Women often talk about the struggles they face feeling pinched between family and work obligations. As a result, many have trouble getting enough quality sleep, managing stress and maintaining a healthy work-life balance. These issues are very near and dear to the heart of Notre Dame’s Jessica Payne, professor of psychology and director of the Sleep, Stress and Memory (SAM) Lab, whose research focuses on how sleep and stress influence psychological function, well-being and human memory.
During Women’s History Month, we decided to ask Payne how these issues affect women in particular.
What are some issues women have when it comes to sleep?
There’s no way to answer this question without talking about the huge influence of hormones on women and how they affect our bodies. Women experience extreme fluctuations in their hormonal levels at four distinct points in their life — during puberty, pregnancy, menopause and even within their monthly cycle. These hormonal changes interact with neurotransmitters in the brain, which can cause women to wake up in the middle of the night, unable to go back to sleep. And, for those experiencing menopause, this can also mean waking up drenched in sweat caused by hot flashes.
When women enter into the phase of perimenopause, which is the time leading up to full menopause (a ceasing of the menstrual cycle), their estrogen and progesterone levels change and their release becomes erratic. This can make you feel like you are on an emotional rollercoaster. For example, because progesterone acts as an anti-anxiety hormone, calming you down and promoting sleep, its drastic drop can wreak havoc on women when it comes to sleep and stress management.
Not only do you have these hormonal influences on your ability to calm down and go to sleep, but they are also interfering with the process of sleep. You get the majority of your deep, or slow-wave, sleep in the beginning of the night, during the first three or four hours. This is a really important stage of restful sleeping when the brain is locked in and it is actually very hard to wake people up out of slow-wave sleep (this stage is thought to be crucial for memory consolidation — but more on this later). The second half of the night is when you get the majority of your rapid eye movement (REM) sleep — a stage when a person’s brain activity, breathing, blood pressure and heart rate increase, and the eyes move rapidly while closed (this phase is typically when most dreams occur).
When you make that transition from the first part of the night to the second part, full awakening can occur if the brain alerts enough as it moves into the REM state where it is naturally more active. If you introduce stress or hormonal changes — or an attack of those night sweats — during this time when you’re already riding the cusp of wakefulness, then it’s more likely you’ll wake all the way up and not be able to go back to sleep. It’s really tough to get back into a state of uninterrupted sleep when you’ve introduced all of these other arousing variables — especially since key parts of your brain (including the emotional centers of the brain) are most active during the latter part of the night.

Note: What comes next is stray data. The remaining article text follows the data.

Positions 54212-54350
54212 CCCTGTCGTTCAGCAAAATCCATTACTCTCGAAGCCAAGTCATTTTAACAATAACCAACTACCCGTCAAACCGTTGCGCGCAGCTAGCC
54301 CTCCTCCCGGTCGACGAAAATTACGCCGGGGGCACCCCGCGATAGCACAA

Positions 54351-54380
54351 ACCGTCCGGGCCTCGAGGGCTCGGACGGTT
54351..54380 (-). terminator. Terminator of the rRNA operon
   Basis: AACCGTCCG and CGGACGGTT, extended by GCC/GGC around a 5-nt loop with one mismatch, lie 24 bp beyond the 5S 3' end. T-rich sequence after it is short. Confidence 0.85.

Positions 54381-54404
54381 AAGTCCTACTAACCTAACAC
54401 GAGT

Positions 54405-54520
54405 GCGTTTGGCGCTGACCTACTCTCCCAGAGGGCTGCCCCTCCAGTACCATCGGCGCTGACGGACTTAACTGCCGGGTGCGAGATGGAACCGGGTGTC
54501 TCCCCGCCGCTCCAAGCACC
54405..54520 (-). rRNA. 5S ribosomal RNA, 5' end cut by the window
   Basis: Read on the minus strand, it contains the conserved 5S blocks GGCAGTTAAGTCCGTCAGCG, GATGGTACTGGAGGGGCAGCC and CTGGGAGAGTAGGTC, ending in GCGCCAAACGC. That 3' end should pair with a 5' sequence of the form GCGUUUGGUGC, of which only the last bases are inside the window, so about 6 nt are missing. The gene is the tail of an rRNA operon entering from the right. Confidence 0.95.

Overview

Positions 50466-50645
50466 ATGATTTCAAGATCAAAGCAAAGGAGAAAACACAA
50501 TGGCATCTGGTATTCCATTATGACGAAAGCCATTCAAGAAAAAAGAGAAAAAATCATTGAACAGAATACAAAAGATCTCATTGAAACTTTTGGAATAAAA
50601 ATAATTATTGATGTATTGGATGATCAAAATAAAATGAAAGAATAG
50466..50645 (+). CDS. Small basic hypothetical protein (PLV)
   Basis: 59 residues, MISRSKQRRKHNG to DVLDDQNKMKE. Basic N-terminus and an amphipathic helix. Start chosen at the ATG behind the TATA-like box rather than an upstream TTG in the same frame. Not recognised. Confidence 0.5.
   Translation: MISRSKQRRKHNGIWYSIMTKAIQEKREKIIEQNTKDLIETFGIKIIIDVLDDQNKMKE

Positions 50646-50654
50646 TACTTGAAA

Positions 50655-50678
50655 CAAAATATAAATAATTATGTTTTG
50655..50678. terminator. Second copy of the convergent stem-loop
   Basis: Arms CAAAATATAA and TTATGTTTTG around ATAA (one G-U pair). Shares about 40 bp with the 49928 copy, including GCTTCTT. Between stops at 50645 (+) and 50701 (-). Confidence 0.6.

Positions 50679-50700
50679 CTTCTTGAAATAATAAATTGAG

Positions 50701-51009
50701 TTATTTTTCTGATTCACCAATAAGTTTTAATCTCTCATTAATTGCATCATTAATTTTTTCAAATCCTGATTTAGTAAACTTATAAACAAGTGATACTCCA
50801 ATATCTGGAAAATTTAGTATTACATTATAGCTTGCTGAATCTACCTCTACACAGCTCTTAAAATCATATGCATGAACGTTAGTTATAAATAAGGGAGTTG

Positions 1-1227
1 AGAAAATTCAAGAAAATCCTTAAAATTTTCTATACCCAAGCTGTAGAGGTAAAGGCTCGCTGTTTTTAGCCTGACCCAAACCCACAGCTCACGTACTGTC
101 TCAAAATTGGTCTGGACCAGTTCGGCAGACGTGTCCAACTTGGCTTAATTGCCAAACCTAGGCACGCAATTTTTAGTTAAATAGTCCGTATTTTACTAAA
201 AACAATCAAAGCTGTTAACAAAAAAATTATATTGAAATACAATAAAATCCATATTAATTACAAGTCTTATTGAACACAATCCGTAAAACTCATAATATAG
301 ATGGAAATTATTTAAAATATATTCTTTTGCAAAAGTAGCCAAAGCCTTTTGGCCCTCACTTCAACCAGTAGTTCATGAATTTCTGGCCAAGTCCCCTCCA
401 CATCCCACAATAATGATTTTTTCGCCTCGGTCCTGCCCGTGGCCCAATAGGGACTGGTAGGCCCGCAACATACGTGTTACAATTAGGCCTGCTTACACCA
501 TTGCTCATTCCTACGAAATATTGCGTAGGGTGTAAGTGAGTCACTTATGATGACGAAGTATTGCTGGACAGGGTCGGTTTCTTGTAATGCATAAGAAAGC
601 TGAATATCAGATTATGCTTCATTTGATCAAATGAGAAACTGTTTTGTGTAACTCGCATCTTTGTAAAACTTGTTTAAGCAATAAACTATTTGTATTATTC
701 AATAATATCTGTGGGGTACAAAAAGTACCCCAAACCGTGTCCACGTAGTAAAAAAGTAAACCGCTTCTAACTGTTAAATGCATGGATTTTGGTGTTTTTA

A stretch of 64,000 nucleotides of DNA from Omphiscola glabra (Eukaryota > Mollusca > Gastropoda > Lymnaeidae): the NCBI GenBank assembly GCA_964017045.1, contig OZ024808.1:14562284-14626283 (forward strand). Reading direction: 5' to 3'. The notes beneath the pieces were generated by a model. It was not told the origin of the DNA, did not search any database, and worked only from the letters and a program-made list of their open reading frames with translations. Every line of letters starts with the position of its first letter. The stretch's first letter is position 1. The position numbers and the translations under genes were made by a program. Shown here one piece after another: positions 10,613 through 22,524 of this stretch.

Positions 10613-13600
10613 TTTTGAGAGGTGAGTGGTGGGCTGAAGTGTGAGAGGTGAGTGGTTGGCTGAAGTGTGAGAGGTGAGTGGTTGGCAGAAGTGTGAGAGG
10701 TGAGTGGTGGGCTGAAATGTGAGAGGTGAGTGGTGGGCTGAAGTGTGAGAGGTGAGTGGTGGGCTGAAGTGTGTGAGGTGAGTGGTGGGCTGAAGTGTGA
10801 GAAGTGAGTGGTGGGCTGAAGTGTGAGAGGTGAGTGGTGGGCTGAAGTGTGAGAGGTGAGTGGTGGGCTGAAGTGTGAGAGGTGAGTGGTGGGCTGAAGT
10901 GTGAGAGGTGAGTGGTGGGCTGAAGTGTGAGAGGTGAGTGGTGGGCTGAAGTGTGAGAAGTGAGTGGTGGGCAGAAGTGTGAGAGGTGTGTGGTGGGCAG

Why is quality, uninterrupted sleep so crucial?
People often think sleep is just a time of rest and rejuvenation, but nothing could be further from the truth. Your sleeping brain is highly and intensively active, and that’s especially the case in this REM sleep later in the night. One of the purposes of REM sleep is to process and regulate emotions. If you wake up before you head into REM sleep, and there’s a little bit too much stress or too much cortisol (a primary stress hormone) in your system, then you might find yourself awake, anxious and ruminating the rest of the night. And sleep deprivation itself is a stressor. When you’re sleep deprived, you produce more cortisol, which then makes it harder to sleep — it becomes a vicious cycle.
Sleep is also crucial for memory consolidation — it is one of your most important tools for shoring up your cognitive processes and memory. Memory consolidation is the ability to take in new information and commit it to long-term memory. If you’re not sleeping well, then it’s harder to learn or acquire new information and put it into storage for later use, and then even harder to retrieve it when you need it. Protecting your sleep is a really good way to buffer against some of the memory decline that comes naturally with aging.
What role does stress play in women’s lives, especially in our modern times?
We can break this down into simple form by talking about the autonomic nervous system, which is broken down into two halves: the sympathetic and the parasympathetic nervous systems. The sympathetic nervous system is your fight or flight response; it makes your heart beat faster and releases stress-related hormones and neuromodulators that are supposed to help you survive a threat. The parasympathetic side does the opposite — it drops those levels of stress hormones, calms your heart and reduces blood pressure.
"We are actually able to change our physiology this way, potentially even the very structure of the brain, in a way that allows us to heal our nervous systems a little bit, reduce stress and regulate negative emotions better in future scenarios. These skills are really relevant to women — not just in the moment, but in all future moments."